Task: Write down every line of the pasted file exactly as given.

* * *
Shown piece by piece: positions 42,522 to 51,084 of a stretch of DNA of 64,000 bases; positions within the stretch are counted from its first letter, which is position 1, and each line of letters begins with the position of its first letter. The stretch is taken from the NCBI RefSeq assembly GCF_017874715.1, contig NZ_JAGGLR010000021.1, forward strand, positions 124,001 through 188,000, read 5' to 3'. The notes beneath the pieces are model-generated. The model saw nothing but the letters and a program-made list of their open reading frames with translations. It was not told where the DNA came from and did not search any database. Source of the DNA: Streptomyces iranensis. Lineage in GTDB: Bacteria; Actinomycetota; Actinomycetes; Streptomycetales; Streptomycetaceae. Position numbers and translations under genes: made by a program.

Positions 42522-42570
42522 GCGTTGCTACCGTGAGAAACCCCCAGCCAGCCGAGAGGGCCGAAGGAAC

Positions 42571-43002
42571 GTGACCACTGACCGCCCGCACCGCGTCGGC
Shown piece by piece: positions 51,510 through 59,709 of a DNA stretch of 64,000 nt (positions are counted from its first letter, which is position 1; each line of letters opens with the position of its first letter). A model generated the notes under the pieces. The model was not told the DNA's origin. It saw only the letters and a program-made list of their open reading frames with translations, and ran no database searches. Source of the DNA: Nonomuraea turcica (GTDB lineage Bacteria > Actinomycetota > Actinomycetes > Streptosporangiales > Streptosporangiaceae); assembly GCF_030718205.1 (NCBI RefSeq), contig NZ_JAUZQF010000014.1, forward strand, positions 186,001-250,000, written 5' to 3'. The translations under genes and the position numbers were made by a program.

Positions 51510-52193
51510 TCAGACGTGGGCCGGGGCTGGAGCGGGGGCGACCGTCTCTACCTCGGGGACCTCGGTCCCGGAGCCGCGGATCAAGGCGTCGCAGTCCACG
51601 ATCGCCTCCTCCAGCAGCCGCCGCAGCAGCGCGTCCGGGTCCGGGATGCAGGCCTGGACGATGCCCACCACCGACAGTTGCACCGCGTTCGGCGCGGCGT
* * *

Shown piece by piece: positions 42,522 to 51,084 of a stretch of DNA of 64,000 bases; positions within the stretch are counted from its first letter, which is position 1, and each line of letters begins with the position of its first letter. The stretch is taken from the NCBI RefSeq assembly GCF_017874715.1, contig NZ_JAGGLR010000021.1, forward strand, positions 124,001 through 188,000, read 5' to 3'. The notes beneath the pieces are model-generated. The model saw nothing but the letters and a program-made list of their open reading frames with translations. It was not told where the DNA came from and did not search any database. Source of the DNA: Streptomyces iranensis. Lineage in GTDB: Bacteria; Actinomycetota; Actinomycetes; Streptomycetales; Streptomycetaceae. Position numbers and translations under genes: made by a program.

Positions 42522-42570
42522 GCGTTGCTACCGTGAGAAACCCCCAGCCAGCCGAGAGGGCCGAAGGAAC

Positions 42571-43002
42571 GTGACCACTGACCGCCCGCACCGCGTCGGC
Shown piece by piece: positions 51,510 through 59,709 of a DNA stretch of 64,000 nt (positions are counted from its first letter, which is position 1; each line of letters opens with the position of its first letter). A model generated the notes under the pieces. The model was not told the DNA's origin. It saw only the letters and a program-made list of their open reading frames with translations, and ran no database searches. Source of the DNA: Nonomuraea turcica (GTDB lineage Bacteria > Actinomycetota > Actinomycetes > Streptosporangiales > Streptosporangiaceae); assembly GCF_030718205.1 (NCBI RefSeq), contig NZ_JAUZQF010000014.1, forward strand, positions 186,001-250,000, written 5' to 3'. The translations under genes and the position numbers were made by a program.

Positions 51510-52193
51510 TCAGACGTGGGCCGGGGCTGGAGCGGGGGCGACCGTCTCTACCTCGGGGACCTCGGTCCCGGAGCCGCGGATCAAGGCGTCGCAGTCCACG
51601 ATCGCCTCCTCCAGCAGCCGCCGCAGCAGCGCGTCCGGGTCCGGGATGCAGGCCTGGACGATGCCCACCACCGACAGTTGCACCGCGTTCGGCGCGGCGT